John Donne

1572 - 1631

A Quote by John Donne on art, chance, charm, fate, men, slavery, sleep, and war

Thou art slave to fate, chance, kings, and desperate men, And dost with poison, war, and sickness dwell, And poppy, or charms, can make us sleep as well, And better than thy stroke. Why swell'st thou then?

John Donne (1572 - 1631)

Source: Holy Sonnets, No. 10

Contributed by: Zaady

A Quote by John Donne

Yesternight the sun went hence, And yet is here today.

John Donne (1572 - 1631)

Source: Song (Sweetest Love, I Do Not Go) st. 2

Contributed by: Zaady

A Quote by John Donne on death, hope, love, and world

Sweetest love, I do not go, For weariness of thee, Nor in hope the world can show A fitter love for me; But since that I Must die at last, 'tis best, To use my self in jest Thus by feign'd deaths to die.

John Donne (1572 - 1631)

Source: Song (Sweetest Love, I Do Not Go) st. 1

Contributed by: Zaady

A Quote by John Donne

The flea, though he kill none, he does all the harm he can.

John Donne (1572 - 1631)

Source: Devotions upon Emergent Occasions, 1624, no. 12

Contributed by: Zaady

A Quote by John Donne on christ and clarity

Show me, dear Christ, Thy spouse, so bright and clear.

John Donne (1572 - 1631)

Source: Holy Sonnets, XVIII, 1

Contributed by: Zaady

A Quote by John Donne on god and love

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I long to talk with some old lover's ghost, Who died before the god of love was born.

John Donne (1572 - 1631)

Source: Love's Deity

Contributed by: Zaady

A Quote by John Donne on love and nature

Nature's lay idiot, I taught thee to love.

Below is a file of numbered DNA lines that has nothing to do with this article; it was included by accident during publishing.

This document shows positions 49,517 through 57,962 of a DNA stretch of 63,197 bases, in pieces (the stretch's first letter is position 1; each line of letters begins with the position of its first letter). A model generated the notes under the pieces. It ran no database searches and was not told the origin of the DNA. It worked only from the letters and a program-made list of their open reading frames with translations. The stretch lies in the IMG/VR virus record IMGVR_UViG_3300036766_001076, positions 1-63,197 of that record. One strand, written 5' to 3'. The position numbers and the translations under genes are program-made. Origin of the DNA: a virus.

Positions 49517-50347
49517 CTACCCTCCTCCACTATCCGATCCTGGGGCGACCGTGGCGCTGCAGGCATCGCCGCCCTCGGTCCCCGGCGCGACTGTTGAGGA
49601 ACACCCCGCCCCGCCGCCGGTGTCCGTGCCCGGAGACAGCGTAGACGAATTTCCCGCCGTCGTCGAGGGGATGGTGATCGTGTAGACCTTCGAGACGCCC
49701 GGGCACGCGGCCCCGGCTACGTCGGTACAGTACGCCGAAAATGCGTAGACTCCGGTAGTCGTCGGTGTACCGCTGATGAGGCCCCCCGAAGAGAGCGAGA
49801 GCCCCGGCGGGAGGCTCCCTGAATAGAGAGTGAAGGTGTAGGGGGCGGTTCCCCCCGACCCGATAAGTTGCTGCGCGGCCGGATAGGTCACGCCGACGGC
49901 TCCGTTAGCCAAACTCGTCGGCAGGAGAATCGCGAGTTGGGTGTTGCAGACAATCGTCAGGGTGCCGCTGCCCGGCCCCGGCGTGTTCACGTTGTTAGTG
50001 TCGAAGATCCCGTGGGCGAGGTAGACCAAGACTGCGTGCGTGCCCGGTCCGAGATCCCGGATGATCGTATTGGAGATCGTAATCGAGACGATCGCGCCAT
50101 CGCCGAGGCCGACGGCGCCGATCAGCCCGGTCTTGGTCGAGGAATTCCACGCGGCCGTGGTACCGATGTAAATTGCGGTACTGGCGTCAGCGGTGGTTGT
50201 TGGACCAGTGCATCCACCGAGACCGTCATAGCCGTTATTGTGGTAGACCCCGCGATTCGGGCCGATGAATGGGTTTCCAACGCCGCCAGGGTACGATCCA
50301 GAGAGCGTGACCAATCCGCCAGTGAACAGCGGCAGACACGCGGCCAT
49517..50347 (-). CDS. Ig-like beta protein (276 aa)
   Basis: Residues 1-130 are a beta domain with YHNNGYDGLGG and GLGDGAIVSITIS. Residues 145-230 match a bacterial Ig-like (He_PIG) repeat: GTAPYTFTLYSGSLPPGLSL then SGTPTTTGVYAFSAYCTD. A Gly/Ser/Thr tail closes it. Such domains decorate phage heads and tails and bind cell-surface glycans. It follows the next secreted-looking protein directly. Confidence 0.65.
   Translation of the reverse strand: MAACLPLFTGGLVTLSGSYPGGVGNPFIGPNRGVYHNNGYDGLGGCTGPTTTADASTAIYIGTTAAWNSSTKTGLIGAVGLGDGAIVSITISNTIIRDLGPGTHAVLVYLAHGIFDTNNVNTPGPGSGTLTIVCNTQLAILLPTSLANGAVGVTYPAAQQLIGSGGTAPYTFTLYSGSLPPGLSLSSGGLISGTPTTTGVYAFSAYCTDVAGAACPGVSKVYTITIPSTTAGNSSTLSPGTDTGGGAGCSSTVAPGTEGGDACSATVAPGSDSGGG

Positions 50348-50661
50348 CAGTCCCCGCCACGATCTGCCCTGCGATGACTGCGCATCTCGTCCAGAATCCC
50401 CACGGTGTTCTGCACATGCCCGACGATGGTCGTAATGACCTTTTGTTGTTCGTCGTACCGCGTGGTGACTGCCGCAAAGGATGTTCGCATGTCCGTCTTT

John Donne (1572 - 1631)

Source: Elegies, no. 2, 7, Nature's Lay Idiot

Contributed by: Zaady

A Quote by John Donne on rest

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My face in thine eye, thine in mine appears, And true plain hearts do in the faces rest, Where can we find two better hemispheres Without sharp North, without declining West?

John Donne (1572 - 1631)

Source: The Good Morrow, st. 3

Contributed by: Zaady

A Quote by John Donne on death, love, sexes, and wit

The Phoenix riddle hath more wit By us, we two being one, are it. So to one neutral thing both sexes fit, We die and rise the same, and prove Mysterious by this love.

John Donne (1572 - 1631)

Source: The Canonization, st. 3

Contributed by: Zaady

A Quote by John Donne on death, friendship, and mankind

No man is an Island, entire of it self; every man is a piece of the Continent, a part of the main; if a clod be washed away by the sea, Europe is the less, as well as if a promontory were, as well as if a manor of thy friends or of thine own were; any man's death diminishes me, because I am involved in Mankind; And therefore never send to know for whom the bell tolls; It tolls for thee.

John Donne (1572 - 1631)

Source: Devotions, XVII

Contributed by: Zaady

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